"Brilliantly written and deeply researched, this is the best book in any language on East Germany's Stasi. To cut through the myths and recreate the grassroots workings of the secret police, the author plowed through the archives and used oral interviews. We not only get inside 'the firm,' but learn how it operated and its social impact. This is an accessible history from a consummate professional and it deserves a broad audience."--Robert Gellately, author of Lenin, Stalin, and Hitler: The Age of Social Catastrophe
"Gary Bruce's fascinating book is a major contribution to the enormous literature on the Stasi, providing a detailed study of how the Stasi operated at the local level to enforce communist rule. Bruce convincingly shows that the Stasi was sophisticated in its repression, relying on pervasive surveillance, psychological pressure, physical coercion, imprisonment, and blackmail to keep the population under control. Tracing the functions of the Stasi district organs from beginning to end, Bruce not only enriches the historiography on the Stasi but also touches on larger questions about the nature of the East German state. His book is an excellent complement to the best German works on this topic." --Mark Kramer, Director of the Harvard Project for Cold War Studies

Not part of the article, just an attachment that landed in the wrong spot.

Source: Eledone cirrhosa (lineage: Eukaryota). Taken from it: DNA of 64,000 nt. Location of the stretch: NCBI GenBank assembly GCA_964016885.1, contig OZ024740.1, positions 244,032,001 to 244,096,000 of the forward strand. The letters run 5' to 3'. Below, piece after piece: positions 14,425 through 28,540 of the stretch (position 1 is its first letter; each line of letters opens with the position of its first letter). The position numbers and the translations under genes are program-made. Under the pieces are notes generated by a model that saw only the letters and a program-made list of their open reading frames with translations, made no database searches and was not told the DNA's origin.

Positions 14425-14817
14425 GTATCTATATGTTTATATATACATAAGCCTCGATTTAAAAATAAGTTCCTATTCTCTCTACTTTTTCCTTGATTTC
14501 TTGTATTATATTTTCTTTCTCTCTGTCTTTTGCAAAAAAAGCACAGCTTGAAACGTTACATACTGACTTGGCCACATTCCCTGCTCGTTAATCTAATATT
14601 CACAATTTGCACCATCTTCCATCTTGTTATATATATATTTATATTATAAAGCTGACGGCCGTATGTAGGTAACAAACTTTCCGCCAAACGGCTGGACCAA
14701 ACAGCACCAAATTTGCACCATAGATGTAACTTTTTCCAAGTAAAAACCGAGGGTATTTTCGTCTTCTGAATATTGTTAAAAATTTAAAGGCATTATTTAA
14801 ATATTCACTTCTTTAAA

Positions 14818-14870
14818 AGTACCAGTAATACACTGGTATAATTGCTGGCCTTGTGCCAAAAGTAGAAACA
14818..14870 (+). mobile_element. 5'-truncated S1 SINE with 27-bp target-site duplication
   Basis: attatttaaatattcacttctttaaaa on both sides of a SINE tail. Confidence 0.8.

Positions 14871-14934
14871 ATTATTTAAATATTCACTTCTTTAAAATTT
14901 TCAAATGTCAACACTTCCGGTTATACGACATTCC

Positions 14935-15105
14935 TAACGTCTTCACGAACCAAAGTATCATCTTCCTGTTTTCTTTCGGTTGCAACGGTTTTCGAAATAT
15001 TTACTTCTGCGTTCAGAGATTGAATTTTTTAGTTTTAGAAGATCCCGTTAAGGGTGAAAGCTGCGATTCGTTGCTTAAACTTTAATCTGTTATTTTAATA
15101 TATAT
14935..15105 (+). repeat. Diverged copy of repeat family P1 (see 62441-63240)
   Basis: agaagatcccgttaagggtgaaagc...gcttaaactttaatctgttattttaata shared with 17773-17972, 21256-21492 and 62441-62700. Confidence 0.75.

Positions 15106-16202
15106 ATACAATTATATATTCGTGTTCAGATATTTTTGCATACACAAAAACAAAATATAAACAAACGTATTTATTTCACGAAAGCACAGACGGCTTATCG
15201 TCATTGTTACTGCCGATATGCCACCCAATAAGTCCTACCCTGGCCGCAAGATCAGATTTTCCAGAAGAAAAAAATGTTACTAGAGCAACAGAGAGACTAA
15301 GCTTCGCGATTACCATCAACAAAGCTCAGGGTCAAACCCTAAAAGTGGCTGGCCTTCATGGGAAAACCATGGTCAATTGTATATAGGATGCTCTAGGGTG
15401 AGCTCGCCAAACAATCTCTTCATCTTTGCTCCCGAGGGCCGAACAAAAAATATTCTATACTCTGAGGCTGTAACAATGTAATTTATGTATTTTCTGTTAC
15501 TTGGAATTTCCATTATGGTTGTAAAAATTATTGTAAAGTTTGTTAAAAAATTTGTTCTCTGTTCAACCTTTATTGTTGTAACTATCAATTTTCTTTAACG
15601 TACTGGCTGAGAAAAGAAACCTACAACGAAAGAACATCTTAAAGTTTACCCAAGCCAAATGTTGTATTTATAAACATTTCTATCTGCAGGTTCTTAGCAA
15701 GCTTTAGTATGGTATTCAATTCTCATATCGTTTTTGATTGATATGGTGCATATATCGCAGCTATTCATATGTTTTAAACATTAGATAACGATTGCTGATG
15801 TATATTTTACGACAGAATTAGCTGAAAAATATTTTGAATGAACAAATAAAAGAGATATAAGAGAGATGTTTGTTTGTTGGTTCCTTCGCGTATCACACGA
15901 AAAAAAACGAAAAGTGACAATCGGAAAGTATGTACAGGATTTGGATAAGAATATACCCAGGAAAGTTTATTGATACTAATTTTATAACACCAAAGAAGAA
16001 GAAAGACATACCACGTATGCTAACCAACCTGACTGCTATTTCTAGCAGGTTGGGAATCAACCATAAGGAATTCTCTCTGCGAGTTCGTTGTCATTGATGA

"This is surely the most detailed micro-analysis of the East German security service recently added to the existing flood of material on the subject...in a rare step, [Bruce] actually interviews a number of former Stasi staff, weaving from his conversations telling portraits of 14 of them." -- Foreign Affairs
"This brilliant, thoroughly researched, and highly readable account enables readers to better understand how the Stasi operated in everyday life and how its inescapable presence affected citizens." -- CHOICE
"The Firm contributes a unique insight into the mechanics of political oppression in the German Democratic Republic (GDR) through the eyes of the agents who created the surveillance documents and the civilian informants who helped gather informationEL Gary Bruce has done an admirable job of exploring the repressive nature of the East German state and experience of normalcy in the small towns where the watchers and watched lived side by side. The Firm successfully demonstrates the value of oral history in studies of the late twentieth century as a means to bridge the gulf between traditional archival sources and popular memory." -- The Oral History Review
About the Author
Gary Bruce is Associate Professor of History at the University of Waterloo and author of Resistance with the People: Repression and Resistance in Eastern Germany, 1945-1955.